“The American people are losing out on a real honest and genuine conversation about climate change. I think that’s the consequence of us over politicizing it,” Smith said. “Everyone gets so frustrated with all the yelling and talking past each other that they just want a simple solution. The problem with climate change is that it’s much more nuanced than a simple solution.”
Same Problem, Different Solution
Young conservatives like Smith and Diaz say the existence of climate change isn’t up for debate. Democrats’ proposed solutions to the climate change is where they begin to diverge.
Republicans say policies like the Green New Deal and the Biden Administration’s climate plan are not effective or realistic methods to combat climate change.
“There’s a lot of enthusiasm to talk about it,” Smith said. “At the end of the day it’s really performative and it is pointless if the solutions they’re offering aren’t viable. They need to be ensuring that the United States makes the transition away from fossil fuels in a way that is fiscally viable for the American people.”
In line with Biden’s climate plan, Louisiana Gov. John Bel Edwards, a moderate Democrat, signed an executive order in November 2020 creating the Climate Initiatives Task Force, aimed at making the state carbon neutral by 2050. But Smith called the task force “money down the drain.” He said the task force is funding research already conducted by other administrations and a “performative action.”
“It’s very much the case of John Bel kicking the can down the road. The task force is saying they’re going to show us the results in five years,” Smith said. “But it’ll be too late at that point.”
Both Diaz and Smith emphasize the current action being taken by Republicans in the U.S. Congress. They cited last year’s Great American Outdoors Act, which garnered bipartisan support for the annual $1.9 billion the act would provide for maintenance of America’s national parks and to conserve the American landscape in a proactive manner.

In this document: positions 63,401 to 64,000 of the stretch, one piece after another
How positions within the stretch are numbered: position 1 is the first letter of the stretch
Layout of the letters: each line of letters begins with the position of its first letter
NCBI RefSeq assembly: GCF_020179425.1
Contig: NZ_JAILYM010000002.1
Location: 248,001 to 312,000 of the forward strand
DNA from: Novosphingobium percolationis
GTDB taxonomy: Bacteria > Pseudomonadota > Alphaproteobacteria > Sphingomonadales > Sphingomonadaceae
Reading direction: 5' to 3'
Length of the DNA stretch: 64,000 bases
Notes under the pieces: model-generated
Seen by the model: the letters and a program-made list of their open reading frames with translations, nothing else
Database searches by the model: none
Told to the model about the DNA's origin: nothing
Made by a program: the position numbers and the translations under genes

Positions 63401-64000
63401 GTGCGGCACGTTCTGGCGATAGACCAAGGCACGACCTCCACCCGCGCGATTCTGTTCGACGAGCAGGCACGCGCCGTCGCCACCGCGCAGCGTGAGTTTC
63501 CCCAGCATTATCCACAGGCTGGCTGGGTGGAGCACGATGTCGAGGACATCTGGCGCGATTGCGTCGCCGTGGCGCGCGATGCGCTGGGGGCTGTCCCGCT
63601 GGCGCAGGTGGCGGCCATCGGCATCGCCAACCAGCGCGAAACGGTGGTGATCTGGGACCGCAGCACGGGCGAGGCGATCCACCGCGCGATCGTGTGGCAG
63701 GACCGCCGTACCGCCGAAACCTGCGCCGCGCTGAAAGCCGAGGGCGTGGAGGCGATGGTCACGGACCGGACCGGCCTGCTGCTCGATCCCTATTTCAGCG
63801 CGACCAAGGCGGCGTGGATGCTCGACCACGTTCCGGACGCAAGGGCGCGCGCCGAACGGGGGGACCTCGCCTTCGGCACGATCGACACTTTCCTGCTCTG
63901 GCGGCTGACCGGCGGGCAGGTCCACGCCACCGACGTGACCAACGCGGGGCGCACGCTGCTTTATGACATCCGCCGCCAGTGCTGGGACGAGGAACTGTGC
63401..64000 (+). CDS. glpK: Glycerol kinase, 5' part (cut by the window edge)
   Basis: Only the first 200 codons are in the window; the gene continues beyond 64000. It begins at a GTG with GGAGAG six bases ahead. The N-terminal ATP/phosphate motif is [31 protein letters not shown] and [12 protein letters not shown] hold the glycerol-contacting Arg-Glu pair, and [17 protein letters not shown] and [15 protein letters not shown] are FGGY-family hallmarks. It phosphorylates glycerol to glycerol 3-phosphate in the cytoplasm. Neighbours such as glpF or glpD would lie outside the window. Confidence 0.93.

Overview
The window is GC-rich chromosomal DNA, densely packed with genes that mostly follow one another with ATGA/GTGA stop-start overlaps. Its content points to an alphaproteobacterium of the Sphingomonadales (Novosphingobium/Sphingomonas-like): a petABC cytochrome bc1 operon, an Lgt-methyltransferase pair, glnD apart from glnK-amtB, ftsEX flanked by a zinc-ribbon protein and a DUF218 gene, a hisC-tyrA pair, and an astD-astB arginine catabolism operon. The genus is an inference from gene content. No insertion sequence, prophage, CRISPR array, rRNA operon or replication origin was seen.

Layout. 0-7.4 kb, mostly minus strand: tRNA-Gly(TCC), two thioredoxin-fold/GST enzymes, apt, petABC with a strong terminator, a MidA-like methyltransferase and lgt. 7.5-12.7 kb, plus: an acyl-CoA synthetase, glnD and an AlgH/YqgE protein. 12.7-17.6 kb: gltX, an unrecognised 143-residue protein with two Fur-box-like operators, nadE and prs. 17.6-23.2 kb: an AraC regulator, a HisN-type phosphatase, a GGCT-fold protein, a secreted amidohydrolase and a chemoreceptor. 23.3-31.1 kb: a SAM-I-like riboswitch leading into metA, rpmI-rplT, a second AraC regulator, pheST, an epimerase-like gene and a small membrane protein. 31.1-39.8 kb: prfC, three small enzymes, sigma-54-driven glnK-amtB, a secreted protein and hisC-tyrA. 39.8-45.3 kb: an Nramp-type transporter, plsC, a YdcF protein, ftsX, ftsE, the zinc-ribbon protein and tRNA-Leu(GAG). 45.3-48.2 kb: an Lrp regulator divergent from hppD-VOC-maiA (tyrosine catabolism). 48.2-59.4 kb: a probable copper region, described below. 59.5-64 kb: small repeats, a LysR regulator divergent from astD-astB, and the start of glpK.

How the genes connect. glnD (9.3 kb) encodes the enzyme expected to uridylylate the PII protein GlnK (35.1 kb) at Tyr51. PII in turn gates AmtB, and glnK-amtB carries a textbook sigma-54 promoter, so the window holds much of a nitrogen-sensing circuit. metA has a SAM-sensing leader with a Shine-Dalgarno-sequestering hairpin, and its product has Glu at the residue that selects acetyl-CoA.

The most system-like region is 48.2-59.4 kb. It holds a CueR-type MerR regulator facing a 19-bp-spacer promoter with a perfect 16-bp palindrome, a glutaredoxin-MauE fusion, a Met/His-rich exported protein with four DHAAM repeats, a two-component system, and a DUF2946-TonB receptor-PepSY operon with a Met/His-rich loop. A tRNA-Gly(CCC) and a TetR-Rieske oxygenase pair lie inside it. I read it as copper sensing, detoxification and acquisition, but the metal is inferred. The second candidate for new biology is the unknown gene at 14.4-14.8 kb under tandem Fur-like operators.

The House GOP recently formed a Republican-led group on climate change.
Legislation on climate change, such as the Climate Action Now Act, is also frequently decided along party lines. The 2019 House legislation passed with only three Republican votes. There were 197 Republican representatives present. The legislation was centered around the U.S.’s participation in the Paris Agreement.
The international treaty designed to limit carbon emissions – 15% of which comes from the U.S. – faces frequent opposition by conservative voters and politicians, even those who agree with the legislation’s sentiment on climate change.
Republicans like Sen. Marsha Blackburn of Tennessee worried reentering the Paris Agreement in 2021 would “cost American jobs and force households and small businesses to pay higher utility bills.”
The economic consequences of climate policy are of significant concern to many young Republicans. Donahue corroborated this point, stating that “we need to be worried about the economic impact of our decisions as well,” and noting that policies targeting fossil fuels would disproportionally impact the lower class.
“You think the guys driving a Lamborghini are getting hurt?” he said. “No—it’s the person taking the bus.”
Still, young Republicans like those at the Conservative Climate Rally believe the conversation on climate change can only be solved through compromise.
“Republicans bring a different perspective and different solutions to the table that need to be taken into account,” Courtney Hope, the ACC’s Climate Rally College Republican National Committee representative, said. “Floods and hurricanes don’t discern between Republicans and Democrats, so no one wins if we can’t work together for positive change.”